A version of this story originally ran in USC Annenberg's Neon Tommy.
L.A. County's Measure R transportation initiative legitimately set aside $780 million to complete the I-710 freeway between Alhambra and Pasadena, a state appeals court affirmed this week.
In 2008, voters approved Measure R by a two-thirds margin, raising the county's sales tax by a half-cent to send about $40 billion to transportation projects from the Westside Subway Extension to expansion of the I-405 freeway to the I-710-extension.
The cities of South Pasadena and La Cañada Flintridge challenged that Measure R had illegally financed the I-710 project since it had not undergone an environmental impact review. A trial court rejected the argument in Oct. 2009. Last week, the court of appeals sided with the trial court, saying Measure R in no way represented approval of any of the dozens of proposed projects for which it earmarked funding.
After 2019, Measure R allows reallocation of the $780 million from a highway project to a transit project (bus, rail, bike, etc.) by at least a two-thirds vote of the L.A. County Metropolitan Transportation Authority Board.
The court said California's Environmental Quality Act, which requires environmental reviews of most projects, declares “funding mechanisms that do not make a binding commitment to spend in a particular manner are exempt from the definition of a project.”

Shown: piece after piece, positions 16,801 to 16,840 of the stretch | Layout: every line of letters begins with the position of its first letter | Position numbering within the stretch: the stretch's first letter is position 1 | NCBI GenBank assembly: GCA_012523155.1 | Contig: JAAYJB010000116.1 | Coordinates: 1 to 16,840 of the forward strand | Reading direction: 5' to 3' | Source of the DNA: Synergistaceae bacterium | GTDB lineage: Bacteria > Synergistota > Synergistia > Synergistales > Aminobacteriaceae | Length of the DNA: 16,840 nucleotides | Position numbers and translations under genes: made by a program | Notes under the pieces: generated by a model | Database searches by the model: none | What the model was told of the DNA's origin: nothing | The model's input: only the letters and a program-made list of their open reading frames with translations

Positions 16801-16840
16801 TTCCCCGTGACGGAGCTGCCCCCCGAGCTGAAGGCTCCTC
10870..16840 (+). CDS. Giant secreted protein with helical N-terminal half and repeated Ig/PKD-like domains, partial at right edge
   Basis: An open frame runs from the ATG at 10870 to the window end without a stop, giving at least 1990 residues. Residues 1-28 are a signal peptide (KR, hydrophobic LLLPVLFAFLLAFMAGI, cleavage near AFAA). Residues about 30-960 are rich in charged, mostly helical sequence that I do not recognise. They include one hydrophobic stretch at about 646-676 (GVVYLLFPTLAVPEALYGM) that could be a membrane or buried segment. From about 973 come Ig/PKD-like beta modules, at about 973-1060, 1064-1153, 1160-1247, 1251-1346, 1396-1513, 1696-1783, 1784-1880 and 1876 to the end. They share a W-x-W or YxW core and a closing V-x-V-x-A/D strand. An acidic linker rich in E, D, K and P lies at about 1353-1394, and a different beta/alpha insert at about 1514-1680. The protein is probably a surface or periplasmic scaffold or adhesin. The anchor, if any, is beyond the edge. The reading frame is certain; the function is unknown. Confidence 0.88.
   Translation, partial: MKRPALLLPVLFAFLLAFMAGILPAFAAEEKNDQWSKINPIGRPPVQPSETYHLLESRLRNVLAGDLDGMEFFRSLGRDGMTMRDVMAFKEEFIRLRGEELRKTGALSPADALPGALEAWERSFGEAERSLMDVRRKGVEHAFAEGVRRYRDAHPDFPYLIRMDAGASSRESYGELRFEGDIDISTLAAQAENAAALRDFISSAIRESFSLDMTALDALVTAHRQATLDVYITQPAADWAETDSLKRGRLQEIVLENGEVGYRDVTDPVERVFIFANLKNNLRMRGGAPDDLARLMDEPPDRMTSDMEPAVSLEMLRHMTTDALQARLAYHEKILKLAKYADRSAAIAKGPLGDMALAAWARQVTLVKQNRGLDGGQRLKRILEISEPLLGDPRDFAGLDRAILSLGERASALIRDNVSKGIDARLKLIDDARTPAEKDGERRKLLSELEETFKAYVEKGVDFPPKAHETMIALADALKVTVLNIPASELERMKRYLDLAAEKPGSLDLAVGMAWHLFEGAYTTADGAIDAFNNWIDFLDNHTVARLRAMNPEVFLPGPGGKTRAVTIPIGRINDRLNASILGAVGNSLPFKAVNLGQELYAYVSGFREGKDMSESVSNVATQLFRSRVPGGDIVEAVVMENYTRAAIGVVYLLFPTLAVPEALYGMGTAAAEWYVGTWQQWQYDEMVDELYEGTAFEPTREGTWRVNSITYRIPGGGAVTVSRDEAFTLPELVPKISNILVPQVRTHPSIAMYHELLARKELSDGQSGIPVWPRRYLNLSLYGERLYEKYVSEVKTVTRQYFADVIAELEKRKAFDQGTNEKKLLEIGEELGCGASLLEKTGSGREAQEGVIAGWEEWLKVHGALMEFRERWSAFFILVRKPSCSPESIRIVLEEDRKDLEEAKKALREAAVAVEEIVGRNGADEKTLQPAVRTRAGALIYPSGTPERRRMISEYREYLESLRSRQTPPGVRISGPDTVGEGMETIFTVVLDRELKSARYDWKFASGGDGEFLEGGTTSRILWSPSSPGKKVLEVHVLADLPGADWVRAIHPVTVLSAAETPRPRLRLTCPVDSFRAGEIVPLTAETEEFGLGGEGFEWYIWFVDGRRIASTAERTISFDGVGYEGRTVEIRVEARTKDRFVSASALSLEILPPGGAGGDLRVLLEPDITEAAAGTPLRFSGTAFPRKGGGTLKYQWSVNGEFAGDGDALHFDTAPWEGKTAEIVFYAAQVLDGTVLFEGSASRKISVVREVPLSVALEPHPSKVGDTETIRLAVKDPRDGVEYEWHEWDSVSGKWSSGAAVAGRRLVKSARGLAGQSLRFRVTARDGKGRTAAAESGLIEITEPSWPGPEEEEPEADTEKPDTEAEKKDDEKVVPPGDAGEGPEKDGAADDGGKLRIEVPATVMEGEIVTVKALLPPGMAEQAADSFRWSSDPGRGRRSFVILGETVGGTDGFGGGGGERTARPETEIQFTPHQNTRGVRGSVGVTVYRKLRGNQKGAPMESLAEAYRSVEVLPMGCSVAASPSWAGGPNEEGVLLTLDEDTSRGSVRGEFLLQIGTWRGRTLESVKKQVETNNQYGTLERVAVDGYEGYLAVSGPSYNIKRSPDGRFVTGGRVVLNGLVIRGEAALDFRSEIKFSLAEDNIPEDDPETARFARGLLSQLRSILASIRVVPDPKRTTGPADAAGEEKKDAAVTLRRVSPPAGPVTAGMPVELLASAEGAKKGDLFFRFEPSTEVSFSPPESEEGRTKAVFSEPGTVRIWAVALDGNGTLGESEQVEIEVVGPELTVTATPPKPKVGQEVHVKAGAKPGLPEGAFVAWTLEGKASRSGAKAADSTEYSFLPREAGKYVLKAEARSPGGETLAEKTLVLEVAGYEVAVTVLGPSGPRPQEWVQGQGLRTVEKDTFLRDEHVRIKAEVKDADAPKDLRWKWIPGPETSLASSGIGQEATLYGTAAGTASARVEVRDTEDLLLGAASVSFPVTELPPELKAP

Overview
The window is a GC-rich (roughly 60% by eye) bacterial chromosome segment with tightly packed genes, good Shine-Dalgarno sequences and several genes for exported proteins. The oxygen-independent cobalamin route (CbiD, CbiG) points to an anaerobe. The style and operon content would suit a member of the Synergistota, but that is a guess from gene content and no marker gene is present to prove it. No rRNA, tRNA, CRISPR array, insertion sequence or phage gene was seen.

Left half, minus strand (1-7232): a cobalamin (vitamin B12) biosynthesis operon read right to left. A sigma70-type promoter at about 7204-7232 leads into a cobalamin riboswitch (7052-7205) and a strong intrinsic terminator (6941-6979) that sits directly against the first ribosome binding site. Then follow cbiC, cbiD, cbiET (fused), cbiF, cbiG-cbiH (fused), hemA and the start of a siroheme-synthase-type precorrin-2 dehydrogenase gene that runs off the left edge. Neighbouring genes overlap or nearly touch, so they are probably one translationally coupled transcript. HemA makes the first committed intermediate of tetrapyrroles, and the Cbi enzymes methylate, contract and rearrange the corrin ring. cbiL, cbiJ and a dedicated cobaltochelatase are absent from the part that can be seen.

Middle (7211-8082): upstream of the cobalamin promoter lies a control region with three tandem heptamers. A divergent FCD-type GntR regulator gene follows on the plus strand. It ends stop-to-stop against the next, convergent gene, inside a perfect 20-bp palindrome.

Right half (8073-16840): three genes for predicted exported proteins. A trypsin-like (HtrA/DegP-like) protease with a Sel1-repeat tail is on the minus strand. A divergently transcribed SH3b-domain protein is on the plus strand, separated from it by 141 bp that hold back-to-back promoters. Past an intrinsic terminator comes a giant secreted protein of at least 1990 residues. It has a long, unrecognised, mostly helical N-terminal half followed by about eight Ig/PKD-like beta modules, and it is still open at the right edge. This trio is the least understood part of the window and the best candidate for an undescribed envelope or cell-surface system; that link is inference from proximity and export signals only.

A vocal group of South Pasadena residents has opposed completion of the I-710 freeway for decades. Most consider a tunnel under South Pasadena, which lies between Alhambra and Pasadena, to be the most likely option for finishing the freeway. Residents have expressed concerns about the safety of a tunnel and the environmental effects of promoting car usage.
Metro is expected to begin this summer a three-year-long environmental review to determine the costs and problems associated with each of the possible alternatives for the six-mile stretch, including leaving it as-is.
South Pasadena Mayor Mike Ten, who believes the tunnel should be built, said on Friday he wouldn't want to see the latest ruling appealed to the California Supreme Court. The other councilmembers could not be reached for comment late Friday.
The full ruling can be found here.